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Ashok Arora Versus CIT, Central-III, New Delhi

Revision u/s 263 - addition u/s 2(22)(e) - deemed dividend - Held that:- It is not the Department’s case that no information regarding the loan/advance was called for by the AO. That relevant details and documents were furnished by the assessee during the assessment proceedings and forms part of the record. Hence, no inference can be drawn that the AO has not examined the issue although he has not expressed it in as many terms as may be considered appropriate by his superior authority and even i .....

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as considered and examined by the Assessing Officer, Ld. Commissioner cannot set aside the order without recording a contrary finding. This will be contrary to Section 263 of the Act. Therefore, in view of the factual matrix of the case and respectfully following the ratio of the various judicial pronouncements as discussed above, we are of the considered opinion that the impugned action of the Ld. CIT u/s 263 of the Act was patently illegal and is liable to be quashed. The proceedings u/s 263 o .....

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facts of the case are that the original return of income was filed on 31/07/2007 declaring an income of ₹ 8,35,640/-. Subsequently, action u/s 132 of the Income Tax Act, 1961 was taken in the Dawat Group of Cases including the assessee on 10/02/2009. Notice u/s 153A was issued for AY 2007-08 being one of the six assessment years preceding the assessment year relevant to the previous year in which the search was conducted. In response to the said notice u/s 153A, the assessee filed the ret .....

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out that during the financial year 2006-07, relevant to the AY 2007-08, the assessee held 14.57% shares of LT Foods Ltd. and that during this period M/s LT Foods Ltd. was not a company in which the public were substantially interested. The Show Cause Notice stated that as per the special auditor s report, during AY 2007-08, LT Foods Ltd. had advanced a loan of ₹ 1,74,000/- to the assessee on various dates and the assessee was required to show cause as to why this amount of ₹ 1,74,000 .....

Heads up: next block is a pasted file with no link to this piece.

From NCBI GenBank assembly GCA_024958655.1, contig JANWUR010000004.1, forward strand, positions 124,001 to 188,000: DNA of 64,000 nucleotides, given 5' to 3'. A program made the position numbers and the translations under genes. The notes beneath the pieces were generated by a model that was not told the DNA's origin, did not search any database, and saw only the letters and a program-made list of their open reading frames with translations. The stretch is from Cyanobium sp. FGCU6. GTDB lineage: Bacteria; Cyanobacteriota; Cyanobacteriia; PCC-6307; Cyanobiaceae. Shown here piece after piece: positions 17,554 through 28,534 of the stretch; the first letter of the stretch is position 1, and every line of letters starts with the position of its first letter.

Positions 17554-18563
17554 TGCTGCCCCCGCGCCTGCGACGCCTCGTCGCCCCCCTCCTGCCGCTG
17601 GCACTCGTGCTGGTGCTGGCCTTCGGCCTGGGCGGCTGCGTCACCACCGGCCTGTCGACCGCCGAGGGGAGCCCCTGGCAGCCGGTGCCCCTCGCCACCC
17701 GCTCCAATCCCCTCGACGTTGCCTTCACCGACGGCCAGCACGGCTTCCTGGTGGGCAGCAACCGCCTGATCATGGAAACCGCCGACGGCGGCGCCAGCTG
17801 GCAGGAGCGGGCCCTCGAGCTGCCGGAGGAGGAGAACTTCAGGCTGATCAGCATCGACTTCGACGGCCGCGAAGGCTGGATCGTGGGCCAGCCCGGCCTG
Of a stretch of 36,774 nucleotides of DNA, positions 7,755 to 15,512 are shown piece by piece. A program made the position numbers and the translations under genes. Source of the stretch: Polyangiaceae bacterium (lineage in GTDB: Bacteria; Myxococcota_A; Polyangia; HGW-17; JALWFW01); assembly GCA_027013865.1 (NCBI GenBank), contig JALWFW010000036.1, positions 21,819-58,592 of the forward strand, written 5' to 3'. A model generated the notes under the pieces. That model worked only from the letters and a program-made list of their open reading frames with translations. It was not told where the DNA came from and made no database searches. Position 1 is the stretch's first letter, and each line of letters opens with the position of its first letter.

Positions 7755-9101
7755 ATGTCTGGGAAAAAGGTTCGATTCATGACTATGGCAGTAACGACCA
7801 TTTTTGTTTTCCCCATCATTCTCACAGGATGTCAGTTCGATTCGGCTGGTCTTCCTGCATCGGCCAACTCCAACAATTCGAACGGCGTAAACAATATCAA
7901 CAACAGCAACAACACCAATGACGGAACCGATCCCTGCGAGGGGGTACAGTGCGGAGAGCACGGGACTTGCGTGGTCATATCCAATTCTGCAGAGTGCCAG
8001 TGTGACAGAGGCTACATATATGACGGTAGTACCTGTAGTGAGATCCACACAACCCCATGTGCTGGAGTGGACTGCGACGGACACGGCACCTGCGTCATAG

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returned to the Company as and when so needed by the Company. It was also submitted that these transactions were done in the normal course of business for the purpose administration of business affairs of the Company and accordingly, did not qualify to be treated as deemed dividend. However, the Ld. CIT did not accept the assessee s contention and held that it was not disputed that the assessee was the beneficial shareholder in LT Foods Ltd. holding more than 10% of the voting power. The Ld. CI .....

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the file of the AO to decide the issue afresh. 3. Aggrieved the assessee is now in appeal before the ITAT and has raised the following grounds of appeal: 1. That the notice issued under section 263 of the Income Tax Act, 1961 and the order passed under that section are illegal, bad in law and without jurisdiction. 2. That the order under section 263 of the Income Tax Act, 1961 is bad in law and without jurisdiction as the CIT has failed to appreciate that no incriminating material was found duri .....

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in the case of L T Foods Limited is not considered by the Assessing Officer, Whereas the said report of the Special Auditor was given much after the completion of Assessment in the case of the Appellant. 4. That the Commissioner of Income Tax has in view of the facts and circumstances of the case has failed to appreciate that special audit report was obtained in the case of L T Foods Limited and not in the case of assessee. Hence it cannot be said that it has been ignored by the Assessing Office .....

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oner of Income Tax is unjust, illegal and bad in law because the amount given by the company for safe custody to its director / senior employees is neither a loan nor an advance and as such the provisions of section 2(22)(e) are not applicable. 7. That the Commissioner of Income Tax has ignored the fact that keeping of cash with the Director / Senior Employees is a normal business practice being followed for the last many years and the Assessing Officer could not have made the addition based on .....